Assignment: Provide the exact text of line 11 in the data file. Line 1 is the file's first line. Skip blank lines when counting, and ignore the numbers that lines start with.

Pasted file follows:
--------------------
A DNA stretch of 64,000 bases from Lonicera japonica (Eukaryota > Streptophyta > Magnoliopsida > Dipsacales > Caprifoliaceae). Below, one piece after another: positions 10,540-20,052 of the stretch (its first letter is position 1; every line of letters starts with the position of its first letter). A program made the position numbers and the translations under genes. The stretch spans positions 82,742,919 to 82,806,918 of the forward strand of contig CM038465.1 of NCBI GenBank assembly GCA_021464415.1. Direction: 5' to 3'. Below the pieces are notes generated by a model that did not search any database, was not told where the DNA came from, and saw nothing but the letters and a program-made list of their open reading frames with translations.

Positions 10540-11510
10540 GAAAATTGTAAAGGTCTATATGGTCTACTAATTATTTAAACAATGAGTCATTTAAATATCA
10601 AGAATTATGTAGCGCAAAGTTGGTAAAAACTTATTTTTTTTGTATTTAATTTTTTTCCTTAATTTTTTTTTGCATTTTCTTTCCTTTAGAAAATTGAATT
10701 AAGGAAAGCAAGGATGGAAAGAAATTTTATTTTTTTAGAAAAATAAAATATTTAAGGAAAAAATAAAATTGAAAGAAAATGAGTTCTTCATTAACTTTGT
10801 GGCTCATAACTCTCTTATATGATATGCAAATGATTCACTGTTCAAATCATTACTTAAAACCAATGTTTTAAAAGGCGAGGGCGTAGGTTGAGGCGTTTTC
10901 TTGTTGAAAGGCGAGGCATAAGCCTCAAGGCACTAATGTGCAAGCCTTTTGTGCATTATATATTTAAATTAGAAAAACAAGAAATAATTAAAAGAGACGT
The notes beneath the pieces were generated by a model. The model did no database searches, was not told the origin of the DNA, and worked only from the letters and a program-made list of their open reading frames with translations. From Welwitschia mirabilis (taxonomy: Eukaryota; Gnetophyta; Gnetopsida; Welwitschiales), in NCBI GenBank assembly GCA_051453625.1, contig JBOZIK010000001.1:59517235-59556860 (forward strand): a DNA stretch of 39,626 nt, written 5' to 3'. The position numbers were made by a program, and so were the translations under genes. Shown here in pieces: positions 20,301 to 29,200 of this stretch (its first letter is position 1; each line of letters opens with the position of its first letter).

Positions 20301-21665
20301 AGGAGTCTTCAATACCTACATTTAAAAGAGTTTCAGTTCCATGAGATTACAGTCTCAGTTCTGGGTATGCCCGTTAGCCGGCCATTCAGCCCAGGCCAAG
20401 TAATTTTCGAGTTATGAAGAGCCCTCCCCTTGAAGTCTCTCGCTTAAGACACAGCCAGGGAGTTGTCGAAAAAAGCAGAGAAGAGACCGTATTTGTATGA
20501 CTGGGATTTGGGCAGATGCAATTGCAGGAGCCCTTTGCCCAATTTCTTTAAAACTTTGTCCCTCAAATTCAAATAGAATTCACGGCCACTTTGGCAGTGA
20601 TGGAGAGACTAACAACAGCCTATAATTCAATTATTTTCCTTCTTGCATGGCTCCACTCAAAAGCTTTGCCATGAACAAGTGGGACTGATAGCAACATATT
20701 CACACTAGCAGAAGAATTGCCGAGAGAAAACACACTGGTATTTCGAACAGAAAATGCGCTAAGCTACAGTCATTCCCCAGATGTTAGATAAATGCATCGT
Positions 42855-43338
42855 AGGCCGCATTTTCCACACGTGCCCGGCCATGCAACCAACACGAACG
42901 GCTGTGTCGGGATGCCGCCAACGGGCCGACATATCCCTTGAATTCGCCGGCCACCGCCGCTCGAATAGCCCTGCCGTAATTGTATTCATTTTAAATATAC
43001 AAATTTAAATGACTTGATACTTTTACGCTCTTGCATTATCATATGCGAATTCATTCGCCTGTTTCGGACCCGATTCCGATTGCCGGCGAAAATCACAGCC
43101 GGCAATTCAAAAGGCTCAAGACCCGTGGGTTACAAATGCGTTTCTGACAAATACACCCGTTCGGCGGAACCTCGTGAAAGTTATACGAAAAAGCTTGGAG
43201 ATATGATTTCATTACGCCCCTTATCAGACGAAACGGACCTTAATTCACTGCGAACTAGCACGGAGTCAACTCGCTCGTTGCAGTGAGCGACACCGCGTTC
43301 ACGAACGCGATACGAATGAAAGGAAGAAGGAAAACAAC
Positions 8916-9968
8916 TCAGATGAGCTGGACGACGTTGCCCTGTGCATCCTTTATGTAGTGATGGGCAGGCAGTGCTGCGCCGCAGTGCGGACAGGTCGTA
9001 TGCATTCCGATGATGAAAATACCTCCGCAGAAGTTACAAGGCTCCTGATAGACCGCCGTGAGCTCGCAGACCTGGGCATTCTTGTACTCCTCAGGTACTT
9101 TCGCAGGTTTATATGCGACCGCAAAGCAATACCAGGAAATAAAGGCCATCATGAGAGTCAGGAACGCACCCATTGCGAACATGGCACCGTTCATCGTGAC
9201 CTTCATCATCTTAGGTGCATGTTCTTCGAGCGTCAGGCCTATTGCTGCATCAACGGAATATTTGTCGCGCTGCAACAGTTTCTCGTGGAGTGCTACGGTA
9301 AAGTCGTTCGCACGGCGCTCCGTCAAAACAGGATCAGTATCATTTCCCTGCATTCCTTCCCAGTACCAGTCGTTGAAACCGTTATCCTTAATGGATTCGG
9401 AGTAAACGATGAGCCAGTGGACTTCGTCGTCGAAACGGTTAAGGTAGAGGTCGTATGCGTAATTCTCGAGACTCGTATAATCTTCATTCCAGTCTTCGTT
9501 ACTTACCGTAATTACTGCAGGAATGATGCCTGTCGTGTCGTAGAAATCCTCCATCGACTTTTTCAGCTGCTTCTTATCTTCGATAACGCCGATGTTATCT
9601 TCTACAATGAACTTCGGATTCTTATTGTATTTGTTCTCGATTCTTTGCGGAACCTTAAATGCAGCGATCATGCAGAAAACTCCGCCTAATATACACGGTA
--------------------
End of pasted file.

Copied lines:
20401 TAATTTTCGAGTTATGAAGAGCCCTCCCCTTGAAGTCTCTCGCTTAAGACACAGCCAGGGAGTTGTCGAAAAAAGCAGAGAAGAGACCGTATTTGTATGA